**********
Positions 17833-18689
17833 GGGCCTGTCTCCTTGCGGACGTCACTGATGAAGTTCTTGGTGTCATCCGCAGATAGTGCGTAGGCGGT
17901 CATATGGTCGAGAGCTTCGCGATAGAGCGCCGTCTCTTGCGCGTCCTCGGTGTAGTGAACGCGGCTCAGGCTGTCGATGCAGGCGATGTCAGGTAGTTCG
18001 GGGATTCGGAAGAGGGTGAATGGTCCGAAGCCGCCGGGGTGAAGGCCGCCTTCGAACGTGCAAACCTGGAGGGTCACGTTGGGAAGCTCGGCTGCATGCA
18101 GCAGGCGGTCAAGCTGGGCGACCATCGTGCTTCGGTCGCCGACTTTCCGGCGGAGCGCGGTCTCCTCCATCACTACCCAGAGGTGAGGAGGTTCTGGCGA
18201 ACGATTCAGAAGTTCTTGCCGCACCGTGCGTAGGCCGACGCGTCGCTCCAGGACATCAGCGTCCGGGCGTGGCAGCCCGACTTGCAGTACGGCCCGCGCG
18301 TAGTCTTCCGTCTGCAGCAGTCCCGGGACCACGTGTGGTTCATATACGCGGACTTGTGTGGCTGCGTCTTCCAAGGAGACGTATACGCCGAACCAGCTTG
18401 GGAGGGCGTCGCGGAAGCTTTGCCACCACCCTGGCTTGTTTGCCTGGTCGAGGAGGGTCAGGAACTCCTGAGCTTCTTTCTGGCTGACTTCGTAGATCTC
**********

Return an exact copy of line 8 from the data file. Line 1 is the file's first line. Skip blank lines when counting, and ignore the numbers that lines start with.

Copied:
18401 GGAGGGCGTCGCGGAAGCTTTGCCACCACCCTGGCTTGTTTGCCTGGTCGAGGAGGGTCAGGAACTCCTGAGCTTCTTTCTGGCTGACTTCGTAGATCTC